Unit

UNIT 9.7 Purification of DNA-Binding Proteins Using Biotin/Streptavidin Affinity Systems

  1. Lewis A. Chodosh1,
  2. Stephen Buratowski2

Published Online: 1 MAY 2001

DOI: 10.1002/0471140864.ps0907s12

Current Protocols in Protein Science

Current Protocols in Protein Science

How to Cite

Chodosh, L. A. and Buratowski, S. 2001. Purification of DNA-Binding Proteins Using Biotin/Streptavidin Affinity Systems. Current Protocols in Protein Science. 12:9.7:9.7.1–9.7.13.

Author Information

  1. 1

    University of Pennsylvania, Philadelphia, Pennsylvania

  2. 2

    Harvard Medical School, Boston, Massachusetts

Publication History

  1. Published Online: 1 MAY 2001
  2. Published Print: JUN 1998

Abstract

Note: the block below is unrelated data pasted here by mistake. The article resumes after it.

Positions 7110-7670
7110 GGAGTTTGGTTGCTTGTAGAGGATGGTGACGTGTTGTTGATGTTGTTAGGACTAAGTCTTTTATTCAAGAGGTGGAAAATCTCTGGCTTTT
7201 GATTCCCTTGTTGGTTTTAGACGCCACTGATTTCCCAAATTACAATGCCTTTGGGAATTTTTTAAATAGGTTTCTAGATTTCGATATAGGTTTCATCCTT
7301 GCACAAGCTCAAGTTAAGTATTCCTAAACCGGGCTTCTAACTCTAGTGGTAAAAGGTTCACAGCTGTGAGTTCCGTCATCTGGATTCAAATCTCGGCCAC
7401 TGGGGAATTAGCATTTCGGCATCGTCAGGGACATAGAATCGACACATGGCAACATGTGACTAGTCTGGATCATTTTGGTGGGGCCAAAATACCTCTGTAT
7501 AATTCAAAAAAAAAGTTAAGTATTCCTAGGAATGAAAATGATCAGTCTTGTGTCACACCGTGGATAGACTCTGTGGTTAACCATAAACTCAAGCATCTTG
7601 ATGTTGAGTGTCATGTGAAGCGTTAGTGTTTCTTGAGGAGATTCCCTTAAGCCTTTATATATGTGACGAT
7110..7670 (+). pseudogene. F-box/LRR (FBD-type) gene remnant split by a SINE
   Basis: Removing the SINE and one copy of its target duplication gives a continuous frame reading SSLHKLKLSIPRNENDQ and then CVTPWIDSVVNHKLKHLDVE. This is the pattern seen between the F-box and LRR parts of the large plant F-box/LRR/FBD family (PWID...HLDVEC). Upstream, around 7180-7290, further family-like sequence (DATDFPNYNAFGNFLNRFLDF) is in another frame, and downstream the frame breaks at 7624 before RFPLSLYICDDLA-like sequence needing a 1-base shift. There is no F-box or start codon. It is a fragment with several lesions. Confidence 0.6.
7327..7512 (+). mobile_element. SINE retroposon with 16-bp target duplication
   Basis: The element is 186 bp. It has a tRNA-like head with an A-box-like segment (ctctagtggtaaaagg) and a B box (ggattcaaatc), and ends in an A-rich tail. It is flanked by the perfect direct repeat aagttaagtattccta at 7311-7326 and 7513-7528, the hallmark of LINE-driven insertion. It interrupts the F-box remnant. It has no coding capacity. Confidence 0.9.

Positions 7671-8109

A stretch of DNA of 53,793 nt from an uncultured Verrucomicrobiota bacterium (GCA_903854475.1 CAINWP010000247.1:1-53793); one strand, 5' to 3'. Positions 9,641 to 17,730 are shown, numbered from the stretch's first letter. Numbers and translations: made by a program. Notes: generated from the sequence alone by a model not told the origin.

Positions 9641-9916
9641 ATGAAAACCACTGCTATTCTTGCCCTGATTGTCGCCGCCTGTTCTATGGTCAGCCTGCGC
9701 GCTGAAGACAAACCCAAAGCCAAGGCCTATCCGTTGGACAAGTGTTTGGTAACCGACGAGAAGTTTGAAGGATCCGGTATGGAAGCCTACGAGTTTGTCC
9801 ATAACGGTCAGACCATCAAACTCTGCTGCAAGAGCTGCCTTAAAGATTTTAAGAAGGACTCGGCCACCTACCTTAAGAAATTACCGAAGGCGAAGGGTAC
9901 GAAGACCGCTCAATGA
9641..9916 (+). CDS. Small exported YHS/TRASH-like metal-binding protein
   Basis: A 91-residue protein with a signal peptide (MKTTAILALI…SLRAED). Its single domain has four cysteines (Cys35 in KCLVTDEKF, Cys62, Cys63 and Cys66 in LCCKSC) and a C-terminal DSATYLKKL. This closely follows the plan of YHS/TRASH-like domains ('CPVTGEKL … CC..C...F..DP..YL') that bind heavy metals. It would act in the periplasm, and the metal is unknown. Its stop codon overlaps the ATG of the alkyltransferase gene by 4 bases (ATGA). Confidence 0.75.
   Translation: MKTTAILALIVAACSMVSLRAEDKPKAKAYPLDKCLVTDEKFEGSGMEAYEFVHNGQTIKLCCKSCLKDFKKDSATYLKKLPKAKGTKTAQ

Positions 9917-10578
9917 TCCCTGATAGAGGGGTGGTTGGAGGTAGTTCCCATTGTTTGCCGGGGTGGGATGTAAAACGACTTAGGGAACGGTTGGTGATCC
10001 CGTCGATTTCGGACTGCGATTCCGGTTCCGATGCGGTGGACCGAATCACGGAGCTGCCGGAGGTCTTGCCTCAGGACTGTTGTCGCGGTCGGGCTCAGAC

This unit presents purification protocols that exploit the tight and essentially irreversible complex that biotin forms with streptavidin. A DNA fragment containing a high-affinity binding site for the protein of interest is prepared and a molecule of biotinylated nucleotide is incorporated into one of the ends of the DNA fragment. The protein of interest is allowed to bind to the high-affinity recognition site present in the biotinylated fragment. The tetrameric protein streptavidin is then bound to the biotinylated end of the DNA fragment. Next, the protein/biotinylated fragment/streptavidin ternary complex is efficiently removed by adsorption onto a biotin-containing resin. Since streptavidin is multivalent, it is able to serve as a bridge between the biotinylated DNA fragment and the biotin-containing resin. Proteins remaining in the supernatant are washed away under conditions that maximize the stability of the DNA-protein complex. Finally, the protein of interest is eluted from the resin with a high-salt buffer. Both batch and column formats are presented, as is a protocol for the use of streptavidin-agarose. A support protocol describes a mobility shift assay for detecting sequence-specific DNA-binding proteins.